I love this part:
“Sometimes, on winter afternoon walks, I wander to the lovely deeply atmospheric ruins of Zafar’s fabulous summer palace in Mehrauli, a short distance from my Delhi house, and as I look out from its great gateway, I wonder what Zafar would have made of all this. Looking down over the Sufi shrine that abuts his palace, I suspect he would somehow have managed to make his peace with the fast changing cyber-India of call centres, software parks and back office processing units that are now slowly overpowering the last remnants of his world. After all, realism and acceptance were always qualities Zafar excelled in. For all the tragedy of his life, he was able to see that the world continued to turn, and that however much the dogs might bark, the great caravan of life continues moves on. As he wrote in a poem shortly after his imprisonment, and as Mughal Delhi lay in ruins around him:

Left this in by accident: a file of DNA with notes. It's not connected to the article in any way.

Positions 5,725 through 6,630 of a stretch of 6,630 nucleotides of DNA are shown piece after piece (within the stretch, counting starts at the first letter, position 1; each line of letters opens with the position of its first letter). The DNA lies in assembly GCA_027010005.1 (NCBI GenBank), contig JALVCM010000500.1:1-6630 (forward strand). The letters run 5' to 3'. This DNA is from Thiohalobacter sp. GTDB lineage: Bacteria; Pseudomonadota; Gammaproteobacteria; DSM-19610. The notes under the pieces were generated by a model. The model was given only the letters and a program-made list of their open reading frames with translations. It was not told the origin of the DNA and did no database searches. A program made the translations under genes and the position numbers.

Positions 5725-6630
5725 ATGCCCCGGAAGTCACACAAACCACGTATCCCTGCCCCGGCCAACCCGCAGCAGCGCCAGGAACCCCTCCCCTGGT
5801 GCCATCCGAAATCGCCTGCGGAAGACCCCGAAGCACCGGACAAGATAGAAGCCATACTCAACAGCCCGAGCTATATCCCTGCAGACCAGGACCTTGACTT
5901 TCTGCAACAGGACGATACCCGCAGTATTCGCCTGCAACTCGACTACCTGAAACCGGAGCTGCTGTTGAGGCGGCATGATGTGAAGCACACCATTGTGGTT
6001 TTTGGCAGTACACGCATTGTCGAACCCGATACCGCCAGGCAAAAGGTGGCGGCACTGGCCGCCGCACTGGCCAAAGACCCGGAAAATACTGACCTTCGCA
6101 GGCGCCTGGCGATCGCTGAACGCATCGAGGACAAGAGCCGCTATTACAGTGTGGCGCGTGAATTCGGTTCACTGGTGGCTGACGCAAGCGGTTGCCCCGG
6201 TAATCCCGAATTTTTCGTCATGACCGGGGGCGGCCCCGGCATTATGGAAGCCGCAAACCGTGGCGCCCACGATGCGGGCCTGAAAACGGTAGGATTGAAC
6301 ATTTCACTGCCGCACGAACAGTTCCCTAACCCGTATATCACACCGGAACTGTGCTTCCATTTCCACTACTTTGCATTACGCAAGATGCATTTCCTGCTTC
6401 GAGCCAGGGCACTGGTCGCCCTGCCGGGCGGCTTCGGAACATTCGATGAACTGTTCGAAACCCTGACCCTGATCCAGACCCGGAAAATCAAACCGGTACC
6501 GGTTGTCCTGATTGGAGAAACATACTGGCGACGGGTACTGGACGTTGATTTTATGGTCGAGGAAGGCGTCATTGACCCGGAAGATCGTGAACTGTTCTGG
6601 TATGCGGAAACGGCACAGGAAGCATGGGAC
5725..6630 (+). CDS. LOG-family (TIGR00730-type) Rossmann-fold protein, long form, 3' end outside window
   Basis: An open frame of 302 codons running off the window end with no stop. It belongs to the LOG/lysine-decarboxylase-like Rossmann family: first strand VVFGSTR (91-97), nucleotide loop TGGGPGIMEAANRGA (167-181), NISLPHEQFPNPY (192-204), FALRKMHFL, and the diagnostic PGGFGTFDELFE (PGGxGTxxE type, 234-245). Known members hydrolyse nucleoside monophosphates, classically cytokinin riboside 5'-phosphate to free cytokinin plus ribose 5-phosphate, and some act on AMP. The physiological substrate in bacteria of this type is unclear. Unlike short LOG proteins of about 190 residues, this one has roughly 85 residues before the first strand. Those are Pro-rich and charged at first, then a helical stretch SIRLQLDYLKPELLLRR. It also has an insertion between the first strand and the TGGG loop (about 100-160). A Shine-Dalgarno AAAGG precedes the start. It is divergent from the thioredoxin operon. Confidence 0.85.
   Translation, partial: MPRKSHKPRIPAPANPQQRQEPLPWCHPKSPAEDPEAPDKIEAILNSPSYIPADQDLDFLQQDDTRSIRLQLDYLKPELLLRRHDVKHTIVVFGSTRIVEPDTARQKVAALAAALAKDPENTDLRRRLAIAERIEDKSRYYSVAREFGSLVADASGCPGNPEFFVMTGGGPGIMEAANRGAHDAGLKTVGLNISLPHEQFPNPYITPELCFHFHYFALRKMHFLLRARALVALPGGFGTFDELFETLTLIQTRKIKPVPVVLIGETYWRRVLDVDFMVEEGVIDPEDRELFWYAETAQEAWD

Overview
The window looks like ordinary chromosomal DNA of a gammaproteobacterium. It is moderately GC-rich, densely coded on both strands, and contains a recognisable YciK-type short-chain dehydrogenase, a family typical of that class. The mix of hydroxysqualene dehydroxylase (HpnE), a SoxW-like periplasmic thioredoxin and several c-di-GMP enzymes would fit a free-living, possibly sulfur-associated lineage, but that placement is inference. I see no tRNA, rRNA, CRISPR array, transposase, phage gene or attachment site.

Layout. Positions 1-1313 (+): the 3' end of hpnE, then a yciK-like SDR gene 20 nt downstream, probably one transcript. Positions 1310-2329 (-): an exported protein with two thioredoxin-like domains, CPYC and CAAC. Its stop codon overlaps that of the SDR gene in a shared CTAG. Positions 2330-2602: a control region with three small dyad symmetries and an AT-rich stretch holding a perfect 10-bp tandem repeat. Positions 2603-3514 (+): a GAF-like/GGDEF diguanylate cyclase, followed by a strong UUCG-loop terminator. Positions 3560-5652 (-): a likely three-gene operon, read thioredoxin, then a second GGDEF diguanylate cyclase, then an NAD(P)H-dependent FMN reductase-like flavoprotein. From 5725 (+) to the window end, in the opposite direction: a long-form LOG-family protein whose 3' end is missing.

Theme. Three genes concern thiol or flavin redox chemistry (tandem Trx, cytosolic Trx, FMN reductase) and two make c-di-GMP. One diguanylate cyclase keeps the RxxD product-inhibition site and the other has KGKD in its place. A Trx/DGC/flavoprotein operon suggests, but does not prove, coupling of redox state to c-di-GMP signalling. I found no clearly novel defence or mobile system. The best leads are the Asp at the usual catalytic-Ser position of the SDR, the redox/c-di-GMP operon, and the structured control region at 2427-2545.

Delhi was once a paradise,
Where Love held sway and reigned;
But its charm lies ravished now
And only ruins remain.
No tears were shed when shroudless they
Were laid in common graves;
No prayers were read for the noble dead,
Unmarked remain their graves
But things cannot remain, O Zafar,
Thus for who can tell?
Through God’s great mercy and the Prophet
All may yet be well.”